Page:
Even though many people think of sexual and physical abuse as the only forms of abuse, the truth is quite different.
Abuse has numerous faces and domestic violence, emotional and verbal abuse are just some of them.
There are many ways to help you realize that you are the victim of emotional abuse but have you ever asked yourself: “Am I the emotionally abusive one?”
Don’t act so surprised because turning into an emotional abuser is easier than you might think and it can happen to literally anyone.
This is why we are presenting you with a set of statements and questions which you can ask yourself or mark as true or false to determine if you are the abusive partner in your relationship.
She does everything to please you
One of the first signs that you might be emotionally abusive is the fact that lately, you’ve noticed that your romantic partner does everything to please you.
I know you see this as a sign of her love for you but why is she really doing it?
Is she scared that you’ll leave her if not everything goes your way? Does she nod her head to everything you say because she is afraid of confronting you or speaking her mind?
If the answer is yes, then she is without a doubt a victim of your emotional abuse, even though neither of you is aware of it.
She has self-esteem problems
Low self-esteem can be due to numerous factors which are not always related to the romantic relationship.
And even though I am not telling you to take all the responsibility for your girlfriend’s self-confidence issues, you should definitely wonder if you are the one making it worse.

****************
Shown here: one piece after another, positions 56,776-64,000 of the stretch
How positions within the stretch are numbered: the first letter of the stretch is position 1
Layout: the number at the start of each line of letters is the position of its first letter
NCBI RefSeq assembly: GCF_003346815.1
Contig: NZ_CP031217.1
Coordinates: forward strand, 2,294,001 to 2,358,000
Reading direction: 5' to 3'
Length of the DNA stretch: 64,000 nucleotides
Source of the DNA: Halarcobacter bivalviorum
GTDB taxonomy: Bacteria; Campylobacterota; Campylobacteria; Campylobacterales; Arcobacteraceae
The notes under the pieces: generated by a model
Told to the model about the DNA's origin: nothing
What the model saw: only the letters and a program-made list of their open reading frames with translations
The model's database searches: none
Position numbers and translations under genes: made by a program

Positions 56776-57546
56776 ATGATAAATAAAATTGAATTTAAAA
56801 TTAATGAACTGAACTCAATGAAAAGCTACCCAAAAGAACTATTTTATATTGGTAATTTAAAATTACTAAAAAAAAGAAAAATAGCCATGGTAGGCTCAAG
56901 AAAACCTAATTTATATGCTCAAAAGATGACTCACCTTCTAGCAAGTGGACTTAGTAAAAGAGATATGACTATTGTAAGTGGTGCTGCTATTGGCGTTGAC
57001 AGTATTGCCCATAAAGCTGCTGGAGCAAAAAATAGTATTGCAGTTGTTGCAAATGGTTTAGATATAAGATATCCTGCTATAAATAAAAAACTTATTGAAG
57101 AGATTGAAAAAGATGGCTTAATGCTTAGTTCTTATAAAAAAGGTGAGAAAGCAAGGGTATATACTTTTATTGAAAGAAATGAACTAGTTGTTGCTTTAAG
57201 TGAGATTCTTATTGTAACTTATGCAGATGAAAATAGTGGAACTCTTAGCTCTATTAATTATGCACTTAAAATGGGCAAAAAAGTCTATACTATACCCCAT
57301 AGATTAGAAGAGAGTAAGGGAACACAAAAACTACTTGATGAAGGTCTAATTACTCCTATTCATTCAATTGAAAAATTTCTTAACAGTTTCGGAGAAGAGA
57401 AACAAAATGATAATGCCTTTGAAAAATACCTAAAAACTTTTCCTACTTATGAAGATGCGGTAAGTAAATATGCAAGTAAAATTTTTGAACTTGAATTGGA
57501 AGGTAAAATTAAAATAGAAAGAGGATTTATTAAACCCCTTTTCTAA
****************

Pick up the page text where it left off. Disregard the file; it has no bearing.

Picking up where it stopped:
Do you praise her and push her forward so she feels better about herself? Or do you constantly feed her insecurities and break her spirit?
One of the things all emotional abusers do is make their victim think like nothing they do is ever enough and make them wonder why they are not enough.
And if this is something you also do, everything is clear.
She complains about your sex life
Your sex life is considered to be great only when both partners enjoy it with the same intensity.
But things are different in your relationship.
Your girlfriend has been accusing you of being too selfish in bed and when you come to think of it, the truth is that you don’t try too hard to please her.
And even though you probably don’t know it, this is also a form of emotional abuse.
Your partner should never feel used in bed and you are not the only who should be enjoying yourself.
You avoid productive arguments
The way you act when it comes to arguments says a lot about your role in the relationship.
One of the signs that you are an emotional abuser is that you completely avoid fights.
Instead of talking things through, you give your other half the silent treatment or you act in a passive-aggressive manner.
Or maybe you exaggerate while arguing? You don’t aspire to resolve the problem. Instead, you take everything to a personal level.
You just can’t control yourself and when you and your girlfriend argue, you keep insulting and humiliating her.
Either of these two approaches is a form of emotional abuse in a relationship.
Remember—it is the two of you against the problem and not against each other.
You’ve been accused of ‘gaslighting’